January 15, 2021
A judge dismissed criminal charges filed against Joseph Bologna, a fired Philadelphia police inspector who was filmed beating a Temple University student with his baton during the George Floyd protests last summer.
During a preliminary hearing Friday, Municipal Court Judge Henry Lewandowski III ruled prosecutors had failed to provide evidence that Bologna's use of force constituted a crime, the Inquirer reported. He dismissed misdemeanor charges of reckless endangerment, simple assault and possession of an instrument of crime.
But District Attorney Larry Krasner said prosecutors intend to refile charges in the Court of Common Pleas, BillyPenn reported.
"We fully intend to pursue this case to a just conclusion," Krasner said in a statement.
Bologna's attorneys, Brian McMonagle and Fortunato Perri Jr., told the Inquirer that a use-of-force expert from the police department testified that Bologna's actions were "completely justified."
"This destruction of his life and his career should have never occurred," McMonagle said. "And we're just happy today that justice was done for him and his family."
Bologna, 55, was charged in June after a video showed him striking 21-year-old Evan Gorski with a baton during a racial justice demonstration. Gorski sustained head injuries that required staples and sutures.
The student was arrested and detained for more than 24 hours after the incident, but prosecutors declined to bring charges. Instead, they charged Bologna.
"We are trying to be fair. Accountability has to be equal. This moment demands a swift and evenhanded response to violent and criminal acts based on the facts and evidence," Krasner said at the time. "Americans are taking to the streets to demand a remaking of political, economic, and legal systems that serve the powerful at the expense of citizens’ health, welfare, and lives."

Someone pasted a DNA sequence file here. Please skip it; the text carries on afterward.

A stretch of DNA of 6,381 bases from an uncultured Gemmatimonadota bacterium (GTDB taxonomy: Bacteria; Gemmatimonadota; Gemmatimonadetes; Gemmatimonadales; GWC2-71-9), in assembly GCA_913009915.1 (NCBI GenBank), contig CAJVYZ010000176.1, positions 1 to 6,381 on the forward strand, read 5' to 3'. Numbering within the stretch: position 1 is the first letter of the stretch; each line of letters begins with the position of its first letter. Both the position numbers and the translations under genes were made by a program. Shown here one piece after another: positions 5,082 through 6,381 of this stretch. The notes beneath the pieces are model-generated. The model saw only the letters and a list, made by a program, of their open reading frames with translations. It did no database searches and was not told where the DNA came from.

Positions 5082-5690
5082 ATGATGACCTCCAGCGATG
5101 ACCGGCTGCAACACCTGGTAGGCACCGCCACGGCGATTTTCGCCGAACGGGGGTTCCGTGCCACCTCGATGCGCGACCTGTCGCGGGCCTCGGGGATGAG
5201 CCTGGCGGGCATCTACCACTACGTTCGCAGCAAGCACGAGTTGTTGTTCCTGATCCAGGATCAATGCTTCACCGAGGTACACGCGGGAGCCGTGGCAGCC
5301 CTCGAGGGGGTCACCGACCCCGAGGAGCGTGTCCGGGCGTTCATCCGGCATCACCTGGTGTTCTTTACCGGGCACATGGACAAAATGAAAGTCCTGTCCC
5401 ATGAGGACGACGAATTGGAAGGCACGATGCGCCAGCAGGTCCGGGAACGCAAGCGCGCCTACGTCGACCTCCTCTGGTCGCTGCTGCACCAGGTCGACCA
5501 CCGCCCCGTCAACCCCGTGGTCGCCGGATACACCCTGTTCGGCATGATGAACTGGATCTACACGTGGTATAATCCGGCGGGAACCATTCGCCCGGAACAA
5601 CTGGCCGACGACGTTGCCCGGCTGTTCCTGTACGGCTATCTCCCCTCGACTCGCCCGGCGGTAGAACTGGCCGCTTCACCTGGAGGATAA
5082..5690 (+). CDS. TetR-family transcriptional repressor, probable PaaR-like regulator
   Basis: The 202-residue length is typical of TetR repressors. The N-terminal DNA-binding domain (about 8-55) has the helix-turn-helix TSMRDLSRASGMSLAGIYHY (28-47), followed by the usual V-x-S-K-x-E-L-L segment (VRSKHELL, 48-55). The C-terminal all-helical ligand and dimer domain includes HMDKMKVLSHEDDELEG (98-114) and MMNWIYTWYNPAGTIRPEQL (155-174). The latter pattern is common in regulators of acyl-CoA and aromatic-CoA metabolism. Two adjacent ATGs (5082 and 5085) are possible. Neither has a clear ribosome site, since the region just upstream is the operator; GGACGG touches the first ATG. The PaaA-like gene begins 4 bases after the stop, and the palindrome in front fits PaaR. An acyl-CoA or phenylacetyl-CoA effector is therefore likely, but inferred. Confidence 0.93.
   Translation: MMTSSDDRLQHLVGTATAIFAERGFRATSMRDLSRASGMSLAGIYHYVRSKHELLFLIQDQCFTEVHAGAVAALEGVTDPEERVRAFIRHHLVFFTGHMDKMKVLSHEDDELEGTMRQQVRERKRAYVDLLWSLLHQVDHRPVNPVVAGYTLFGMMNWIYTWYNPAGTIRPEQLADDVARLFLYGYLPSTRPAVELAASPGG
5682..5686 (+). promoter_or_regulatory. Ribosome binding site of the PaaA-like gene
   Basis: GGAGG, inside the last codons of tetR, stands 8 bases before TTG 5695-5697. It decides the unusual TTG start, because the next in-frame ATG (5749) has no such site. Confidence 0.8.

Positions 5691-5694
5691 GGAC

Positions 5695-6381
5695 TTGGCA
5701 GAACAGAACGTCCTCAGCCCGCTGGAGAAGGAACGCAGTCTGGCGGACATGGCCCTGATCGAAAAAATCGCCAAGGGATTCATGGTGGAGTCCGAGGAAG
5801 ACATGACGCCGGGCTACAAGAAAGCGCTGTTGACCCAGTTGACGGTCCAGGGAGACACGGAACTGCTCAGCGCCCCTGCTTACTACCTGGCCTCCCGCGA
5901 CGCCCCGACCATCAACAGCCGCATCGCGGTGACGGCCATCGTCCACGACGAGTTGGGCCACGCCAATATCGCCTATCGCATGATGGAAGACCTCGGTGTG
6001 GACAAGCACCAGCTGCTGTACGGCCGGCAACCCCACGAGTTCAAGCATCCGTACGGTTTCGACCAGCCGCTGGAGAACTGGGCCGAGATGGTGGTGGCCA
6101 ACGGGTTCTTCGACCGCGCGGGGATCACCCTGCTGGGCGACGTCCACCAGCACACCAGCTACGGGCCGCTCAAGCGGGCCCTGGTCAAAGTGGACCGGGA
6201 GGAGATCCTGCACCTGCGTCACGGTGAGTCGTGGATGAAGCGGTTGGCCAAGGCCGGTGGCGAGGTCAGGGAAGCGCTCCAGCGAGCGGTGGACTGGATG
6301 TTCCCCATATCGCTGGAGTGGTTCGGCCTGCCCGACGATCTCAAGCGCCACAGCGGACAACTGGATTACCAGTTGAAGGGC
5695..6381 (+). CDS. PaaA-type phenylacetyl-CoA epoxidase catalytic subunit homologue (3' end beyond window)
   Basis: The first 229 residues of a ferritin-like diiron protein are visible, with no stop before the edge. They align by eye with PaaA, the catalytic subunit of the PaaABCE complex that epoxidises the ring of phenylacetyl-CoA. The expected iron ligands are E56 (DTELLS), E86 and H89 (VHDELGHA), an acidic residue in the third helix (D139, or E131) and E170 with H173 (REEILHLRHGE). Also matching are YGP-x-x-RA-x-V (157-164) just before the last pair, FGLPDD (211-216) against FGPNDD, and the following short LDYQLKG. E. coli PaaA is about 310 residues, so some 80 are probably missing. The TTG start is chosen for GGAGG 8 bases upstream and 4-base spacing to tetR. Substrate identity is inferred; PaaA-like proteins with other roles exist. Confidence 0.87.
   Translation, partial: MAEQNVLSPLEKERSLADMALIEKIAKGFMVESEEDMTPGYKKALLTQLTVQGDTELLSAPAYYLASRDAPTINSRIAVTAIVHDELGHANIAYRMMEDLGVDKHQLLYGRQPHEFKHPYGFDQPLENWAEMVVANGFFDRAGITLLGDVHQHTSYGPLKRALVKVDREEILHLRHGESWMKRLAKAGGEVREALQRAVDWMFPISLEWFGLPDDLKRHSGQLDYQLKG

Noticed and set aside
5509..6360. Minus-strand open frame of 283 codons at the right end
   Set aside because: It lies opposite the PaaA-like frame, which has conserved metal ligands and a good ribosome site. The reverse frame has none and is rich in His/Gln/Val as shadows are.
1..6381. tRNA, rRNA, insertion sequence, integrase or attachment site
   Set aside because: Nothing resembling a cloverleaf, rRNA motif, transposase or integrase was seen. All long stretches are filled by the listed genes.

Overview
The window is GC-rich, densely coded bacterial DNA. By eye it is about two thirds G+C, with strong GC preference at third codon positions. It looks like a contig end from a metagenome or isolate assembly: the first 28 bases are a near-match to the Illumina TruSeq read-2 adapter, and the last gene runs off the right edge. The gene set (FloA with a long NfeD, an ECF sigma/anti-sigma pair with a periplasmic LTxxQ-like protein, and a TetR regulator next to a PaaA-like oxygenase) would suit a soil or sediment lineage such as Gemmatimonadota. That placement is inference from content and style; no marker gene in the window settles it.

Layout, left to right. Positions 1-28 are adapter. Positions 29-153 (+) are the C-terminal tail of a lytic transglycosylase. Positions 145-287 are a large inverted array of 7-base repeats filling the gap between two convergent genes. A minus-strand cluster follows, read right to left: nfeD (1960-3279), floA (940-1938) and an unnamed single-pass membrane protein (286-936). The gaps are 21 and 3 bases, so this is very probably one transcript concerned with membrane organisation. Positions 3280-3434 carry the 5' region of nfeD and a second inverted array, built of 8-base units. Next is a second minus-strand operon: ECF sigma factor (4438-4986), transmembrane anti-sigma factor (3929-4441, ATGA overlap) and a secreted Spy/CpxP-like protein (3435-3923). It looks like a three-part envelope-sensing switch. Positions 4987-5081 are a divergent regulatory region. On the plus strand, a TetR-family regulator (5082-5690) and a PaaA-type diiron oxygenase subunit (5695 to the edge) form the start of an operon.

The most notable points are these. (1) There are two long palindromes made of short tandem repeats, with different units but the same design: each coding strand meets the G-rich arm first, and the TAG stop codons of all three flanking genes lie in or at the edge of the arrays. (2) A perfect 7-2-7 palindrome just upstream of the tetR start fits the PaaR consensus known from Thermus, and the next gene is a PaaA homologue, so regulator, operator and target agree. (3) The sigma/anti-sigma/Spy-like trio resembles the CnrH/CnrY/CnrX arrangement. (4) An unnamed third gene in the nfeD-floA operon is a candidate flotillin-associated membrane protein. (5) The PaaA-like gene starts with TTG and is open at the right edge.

Bologna, a 31-year veteran, was suspended with intent to dismiss days after the incident.
Philly's police union, the Fraternal Order of the Police Lodge No. 5, criticized the actions taken against Bologna. Dozens of union members applauded Bologna when the officer left the union hall to turn himself in.
"Once again, Philadelphia District Attorney Larry Krasner has rushed to judgment in filing these criminal charges without a complete and thorough investigation," FOP President John McNesby said at the time. "These charges clearly illustrate Krasner's anti-police agenda in Philadelphia."
The union also sold T-shirts that read "Bologna Strong" and created a GoFundMe for the officer.
A review of Bologna's work history showed a 2014 citation for "failure to supervise" narcotics officers who were accused of lying and theft. After he was reassigned to a West Philly tactical squad, his crew received numerous complaints of misconduct.
The Philadelphia Police Department's use-of-force tactics came under scrutiny during the racial justice protests sparked by the killing of George Floyd, a Black man who died as former Minneapolis police officer Derek Chauvin kneeled on his neck.
Earlier this week, Chauvin was ordered to stand trial alone. He faces charges of second-degree manslaughter and second-degree murder for Floyd's death. Three other officers charged in connection to Floyd's death are to face a separate trial.